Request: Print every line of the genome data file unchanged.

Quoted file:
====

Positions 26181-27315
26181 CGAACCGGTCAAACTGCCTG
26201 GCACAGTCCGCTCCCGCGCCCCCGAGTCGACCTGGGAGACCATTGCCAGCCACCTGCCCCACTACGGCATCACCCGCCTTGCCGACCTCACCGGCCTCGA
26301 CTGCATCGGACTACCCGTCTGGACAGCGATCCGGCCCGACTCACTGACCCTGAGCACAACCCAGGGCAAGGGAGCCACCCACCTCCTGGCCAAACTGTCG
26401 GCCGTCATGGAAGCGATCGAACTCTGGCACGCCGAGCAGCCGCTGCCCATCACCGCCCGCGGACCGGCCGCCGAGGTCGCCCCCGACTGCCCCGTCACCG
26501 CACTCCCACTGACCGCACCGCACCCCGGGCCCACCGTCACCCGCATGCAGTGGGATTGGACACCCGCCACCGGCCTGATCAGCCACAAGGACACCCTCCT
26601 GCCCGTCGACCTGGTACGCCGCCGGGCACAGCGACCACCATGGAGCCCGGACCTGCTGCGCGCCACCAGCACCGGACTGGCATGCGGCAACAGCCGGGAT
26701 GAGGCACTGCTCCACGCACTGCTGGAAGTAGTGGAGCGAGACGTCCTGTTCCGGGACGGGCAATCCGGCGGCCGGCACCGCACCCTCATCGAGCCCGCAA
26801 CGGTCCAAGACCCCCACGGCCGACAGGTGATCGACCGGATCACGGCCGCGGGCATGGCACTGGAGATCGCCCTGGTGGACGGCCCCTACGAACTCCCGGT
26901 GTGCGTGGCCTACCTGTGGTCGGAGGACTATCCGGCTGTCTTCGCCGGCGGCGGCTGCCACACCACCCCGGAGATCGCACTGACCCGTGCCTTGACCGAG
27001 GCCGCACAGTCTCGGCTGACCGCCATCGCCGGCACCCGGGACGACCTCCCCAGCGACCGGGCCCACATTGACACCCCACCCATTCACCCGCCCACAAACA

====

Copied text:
Positions 26181-27315
26181 CGAACCGGTCAAACTGCCTG
26201 GCACAGTCCGCTCCCGCGCCCCCGAGTCGACCTGGGAGACCATTGCCAGCCACCTGCCCCACTACGGCATCACCCGCCTTGCCGACCTCACCGGCCTCGA
26301 CTGCATCGGACTACCCGTCTGGACAGCGATCCGGCCCGACTCACTGACCCTGAGCACAACCCAGGGCAAGGGAGCCACCCACCTCCTGGCCAAACTGTCG
26401 GCCGTCATGGAAGCGATCGAACTCTGGCACGCCGAGCAGCCGCTGCCCATCACCGCCCGCGGACCGGCCGCCGAGGTCGCCCCCGACTGCCCCGTCACCG
26501 CACTCCCACTGACCGCACCGCACCCCGGGCCCACCGTCACCCGCATGCAGTGGGATTGGACACCCGCCACCGGCCTGATCAGCCACAAGGACACCCTCCT
26601 GCCCGTCGACCTGGTACGCCGCCGGGCACAGCGACCACCATGGAGCCCGGACCTGCTGCGCGCCACCAGCACCGGACTGGCATGCGGCAACAGCCGGGAT
26701 GAGGCACTGCTCCACGCACTGCTGGAAGTAGTGGAGCGAGACGTCCTGTTCCGGGACGGGCAATCCGGCGGCCGGCACCGCACCCTCATCGAGCCCGCAA
26801 CGGTCCAAGACCCCCACGGCCGACAGGTGATCGACCGGATCACGGCCGCGGGCATGGCACTGGAGATCGCCCTGGTGGACGGCCCCTACGAACTCCCGGT
26901 GTGCGTGGCCTACCTGTGGTCGGAGGACTATCCGGCTGTCTTCGCCGGCGGCGGCTGCCACACCACCCCGGAGATCGCACTGACCCGTGCCTTGACCGAG
27001 GCCGCACAGTCTCGGCTGACCGCCATCGCCGGCACCCGGGACGACCTCCCCAGCGACCGGGCCCACATTGACACCCCACCCATTCACCCGCCCACAAACA